Much of the responsibility for the state of the dust handling plant at the Medupi and Kusile power stations should be assigned to Eskom Generation rather than the contractor, says Jeremy Kirsch, managing director of Clyde Bergemann Africa (CBZ).
Kirsch on Monday responded to statements made by Eskom general manager for Group Technology Titus Mathe on Friday at the Nersa public hearing about Eskom’s application for an annual 15% tariff increase for the next three years.
Mathe gave details about “design defects” and “process and people issues” at Eskom’s two new power plants. He said the problems would cost R8 billion and take several years to fix.
Among other things, Mathe referred to high ash accumulation at the dust handling plant as well as leaks, poor commissioning and lack of spares due to business constraints at the original equipment manufacturer (OEM). The plant requires more frequent maintenance, he said.
CBZ is the supplier of the dust handling plant at both Medupi and Kusile. It does the installation and supplies the spares.
Kirsch confirms the high ash accumulation and describes the situation as “abysmal, embarrassing” and a huge environmental problem.
Eskom should however also look at itself to find the reason for this situation, he says.
Similar plants have been functioning well at Eskom’s Matla and Kriel power stations since the 1980s and have been successfully installed at several power stations in China.
Kirsch explains that CBZ staff have been intimately involved in the running of the plant during the handover period to Eskom Generation, the division within Eskom that operates the units in the long run.
At Medupi Unit 6, the first of the new units to be completed, this handover period was nine months. At two subsequent units, with the first completed at Kusile, it was shorter. During this period CBZ was responsible for operating the plant, monitoring the operations, responding to maintenance requirements and maintaining its own equipment.
All went well, he says.
Once Eskom Generation took sole control, however, things started deteriorating, says Kirsch.
He criticises the way Eskom staff operate the system. They put stress on the plant that could lead to increased wear and tear, equipment failure and blockages that could result in the non-functioning of the plant, he says.
According to Kirsch, the Eskom operators sit in the control room and rely on the data relayed to them on the computer screens. “In addition to relying on the screens, one should also walk around and observe, look, listen, smell,” Kirsch says.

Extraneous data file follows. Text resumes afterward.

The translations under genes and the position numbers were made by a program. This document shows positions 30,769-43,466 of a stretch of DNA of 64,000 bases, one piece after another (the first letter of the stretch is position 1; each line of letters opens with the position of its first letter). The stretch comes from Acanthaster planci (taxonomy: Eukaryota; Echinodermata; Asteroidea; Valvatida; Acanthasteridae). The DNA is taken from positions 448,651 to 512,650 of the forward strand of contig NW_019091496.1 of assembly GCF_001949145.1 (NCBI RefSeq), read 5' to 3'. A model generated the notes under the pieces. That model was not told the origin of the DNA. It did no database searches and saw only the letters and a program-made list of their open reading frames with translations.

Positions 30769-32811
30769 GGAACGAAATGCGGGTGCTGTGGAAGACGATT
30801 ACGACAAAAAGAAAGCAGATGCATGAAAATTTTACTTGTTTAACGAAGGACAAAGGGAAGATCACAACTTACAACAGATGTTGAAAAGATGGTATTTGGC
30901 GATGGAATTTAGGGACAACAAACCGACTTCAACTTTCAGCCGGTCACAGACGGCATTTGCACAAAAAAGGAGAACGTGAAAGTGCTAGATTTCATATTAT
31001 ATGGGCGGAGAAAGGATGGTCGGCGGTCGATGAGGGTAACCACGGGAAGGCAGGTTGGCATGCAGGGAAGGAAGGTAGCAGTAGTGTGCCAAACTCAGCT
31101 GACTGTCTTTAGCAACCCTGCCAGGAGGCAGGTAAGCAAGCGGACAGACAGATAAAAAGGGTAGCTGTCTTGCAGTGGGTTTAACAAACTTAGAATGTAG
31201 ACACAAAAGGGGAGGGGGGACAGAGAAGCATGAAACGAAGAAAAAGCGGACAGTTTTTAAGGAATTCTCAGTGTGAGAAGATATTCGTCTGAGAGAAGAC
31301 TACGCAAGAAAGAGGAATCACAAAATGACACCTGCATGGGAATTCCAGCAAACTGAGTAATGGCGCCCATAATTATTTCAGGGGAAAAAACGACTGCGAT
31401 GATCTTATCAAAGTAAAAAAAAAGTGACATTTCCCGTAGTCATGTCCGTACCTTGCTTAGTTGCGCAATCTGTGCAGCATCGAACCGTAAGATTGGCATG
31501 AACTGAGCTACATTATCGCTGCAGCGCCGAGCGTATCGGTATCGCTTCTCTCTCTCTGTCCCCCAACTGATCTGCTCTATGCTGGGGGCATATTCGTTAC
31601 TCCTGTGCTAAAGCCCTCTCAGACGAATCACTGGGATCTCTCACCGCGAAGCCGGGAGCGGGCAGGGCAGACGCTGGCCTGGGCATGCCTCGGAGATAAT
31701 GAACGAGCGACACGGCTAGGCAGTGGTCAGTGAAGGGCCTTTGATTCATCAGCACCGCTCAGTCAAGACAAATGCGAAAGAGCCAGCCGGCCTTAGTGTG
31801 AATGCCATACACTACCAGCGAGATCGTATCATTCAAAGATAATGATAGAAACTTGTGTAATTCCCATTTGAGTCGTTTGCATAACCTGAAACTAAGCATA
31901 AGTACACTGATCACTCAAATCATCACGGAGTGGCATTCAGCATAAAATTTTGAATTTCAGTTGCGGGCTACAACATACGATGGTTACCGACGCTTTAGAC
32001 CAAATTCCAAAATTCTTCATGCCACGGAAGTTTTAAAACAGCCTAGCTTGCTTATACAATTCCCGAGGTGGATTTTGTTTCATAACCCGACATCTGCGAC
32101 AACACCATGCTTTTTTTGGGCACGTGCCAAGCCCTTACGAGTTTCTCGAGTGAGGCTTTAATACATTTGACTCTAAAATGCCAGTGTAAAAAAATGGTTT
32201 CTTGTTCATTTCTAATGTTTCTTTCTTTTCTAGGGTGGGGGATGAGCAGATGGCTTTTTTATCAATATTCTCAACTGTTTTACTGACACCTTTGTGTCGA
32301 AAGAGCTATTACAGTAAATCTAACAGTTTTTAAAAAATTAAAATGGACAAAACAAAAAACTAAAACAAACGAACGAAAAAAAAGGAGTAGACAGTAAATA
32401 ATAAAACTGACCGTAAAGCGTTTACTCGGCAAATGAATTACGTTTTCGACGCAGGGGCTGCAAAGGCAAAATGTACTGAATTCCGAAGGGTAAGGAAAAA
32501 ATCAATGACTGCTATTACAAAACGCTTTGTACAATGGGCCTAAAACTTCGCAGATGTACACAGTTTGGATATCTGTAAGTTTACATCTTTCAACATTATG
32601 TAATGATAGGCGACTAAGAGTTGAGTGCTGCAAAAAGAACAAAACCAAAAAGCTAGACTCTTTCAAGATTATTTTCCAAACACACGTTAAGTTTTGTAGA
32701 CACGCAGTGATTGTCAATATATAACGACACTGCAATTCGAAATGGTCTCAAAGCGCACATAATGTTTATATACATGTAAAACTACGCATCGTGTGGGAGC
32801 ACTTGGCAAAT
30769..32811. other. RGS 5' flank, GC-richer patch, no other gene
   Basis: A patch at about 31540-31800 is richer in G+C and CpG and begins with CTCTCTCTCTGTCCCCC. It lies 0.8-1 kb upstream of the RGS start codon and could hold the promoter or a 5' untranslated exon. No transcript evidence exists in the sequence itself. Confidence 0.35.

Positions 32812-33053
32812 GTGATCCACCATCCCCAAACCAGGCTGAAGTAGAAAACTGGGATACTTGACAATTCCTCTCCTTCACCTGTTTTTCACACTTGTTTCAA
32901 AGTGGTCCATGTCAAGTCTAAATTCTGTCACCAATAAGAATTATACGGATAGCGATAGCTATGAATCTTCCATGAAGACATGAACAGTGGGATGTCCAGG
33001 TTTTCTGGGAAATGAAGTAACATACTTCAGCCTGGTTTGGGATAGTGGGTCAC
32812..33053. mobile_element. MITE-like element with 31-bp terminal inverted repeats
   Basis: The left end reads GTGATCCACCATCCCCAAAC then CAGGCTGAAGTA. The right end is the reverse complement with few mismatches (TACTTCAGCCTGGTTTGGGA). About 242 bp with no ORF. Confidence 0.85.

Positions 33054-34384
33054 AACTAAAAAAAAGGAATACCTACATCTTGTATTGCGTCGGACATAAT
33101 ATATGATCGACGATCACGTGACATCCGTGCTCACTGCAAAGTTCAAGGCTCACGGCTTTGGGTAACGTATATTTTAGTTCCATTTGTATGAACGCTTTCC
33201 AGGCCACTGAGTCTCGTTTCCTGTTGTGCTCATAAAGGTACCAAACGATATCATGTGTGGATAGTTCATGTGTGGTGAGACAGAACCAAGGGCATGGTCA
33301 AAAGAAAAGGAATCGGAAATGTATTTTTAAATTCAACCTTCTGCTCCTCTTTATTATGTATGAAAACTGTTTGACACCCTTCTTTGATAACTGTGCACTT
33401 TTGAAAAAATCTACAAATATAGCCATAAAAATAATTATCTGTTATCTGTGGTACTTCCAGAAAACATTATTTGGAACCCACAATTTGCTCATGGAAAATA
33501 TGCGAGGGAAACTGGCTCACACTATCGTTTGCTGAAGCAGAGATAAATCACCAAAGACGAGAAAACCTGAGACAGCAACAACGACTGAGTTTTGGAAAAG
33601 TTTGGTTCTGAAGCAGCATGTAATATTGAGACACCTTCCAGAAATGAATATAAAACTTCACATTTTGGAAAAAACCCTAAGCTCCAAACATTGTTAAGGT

Inadequate monitoring means one only picks up problems when they are significant, he says.
After all, one wouldn’t ignore a funny sound your car is making even though the warning light on the control panel is not on, he says.
When something does go wrong, Eskom is slow in doing the required maintenance, Kirsch says. “Ash is abrasive. It will grind things away quickly,” he says. Nevertheless, things are left for days while ash is being spewed all over. By the time the problem is fixed, the damage is enormous, he says.
According to Kirsch, the quality of Eskom’s maintenance is bad. He says CBZ was hoping it would get the long-term maintenance contract as it does similar maintenance work for Eskom at eight of its other power stations.
Eskom however decided against putting the contract out on tender and appointed its own subsidiary Roshcon, which has been responsible for the maintenance on completed units since September 2015, Kirsch says.
CBZ staff are still on site, working on the later units. They point the problems they see out to Eskom Generation, but nothing happens for days, he says.
“It pains us to see what is happening.”
Problems at the fabric filter plant also place demands beyond its design requirements on the dust handling plant, Kirsch says.
About Mathe’s statement that there is a lack of spares for the dust handling unit due to “business constraints” at CBZ, Kirsch says the company is indeed battling, but there is more to this than what Mathe lets on.
When CBZ got the initial contract for the dust handling system in 2009 it gave Eskom a comprehensive quote for the spares it should need in the first two years of operation.
Eskom did not buy the spares but, until a few months ago, has been borrowing spares from CBZ that were earmarked for the construction of the later units. CBZ even had to borrow spares from Kusile for Eskom to use during emergencies at the units in commercial operation at Medupi, Kirsch says.
He confirms that CBZ now experiences pressure on cash flow, with the outstanding R170 million from a R240 million claim it submitted against Eskom at Kusile being a big contributing factor.
Eskom’s deaf ear
“We have been trying to speak to senior people at Eskom since early 2017, because we have been losing R5 million per month jointly on Medupi and Kusile,” he says. He explains that the bidding for the original dust handling plant contract was competitive and the margins slim. Contractors were never able to recover costs incurred due to delays caused by among other things protracted strikes at Medupi.
Many sub-contractors went out of business and when CBZ tried to replace them, bidders added a 40-50% premium to their quotes. Word travelled fast about the chaotic and commercially damaging conditions on site and they therefore built in a significant risk premium.
He says part of the costing for the project was done on a fixed period, and with the job running more than twice the estimated 54 months, CBZ is indeed in serious financial difficulty.
Against this background it leaves a sour taste that Eskom takes absolutely no responsibility for problems at Medupi and Kusile, but instead makes statements in public that reflect negatively on the companies that are already bearing the brunt of its badly managed project, Kirsch says.
Watch Mathe’s interview with Moneyweb: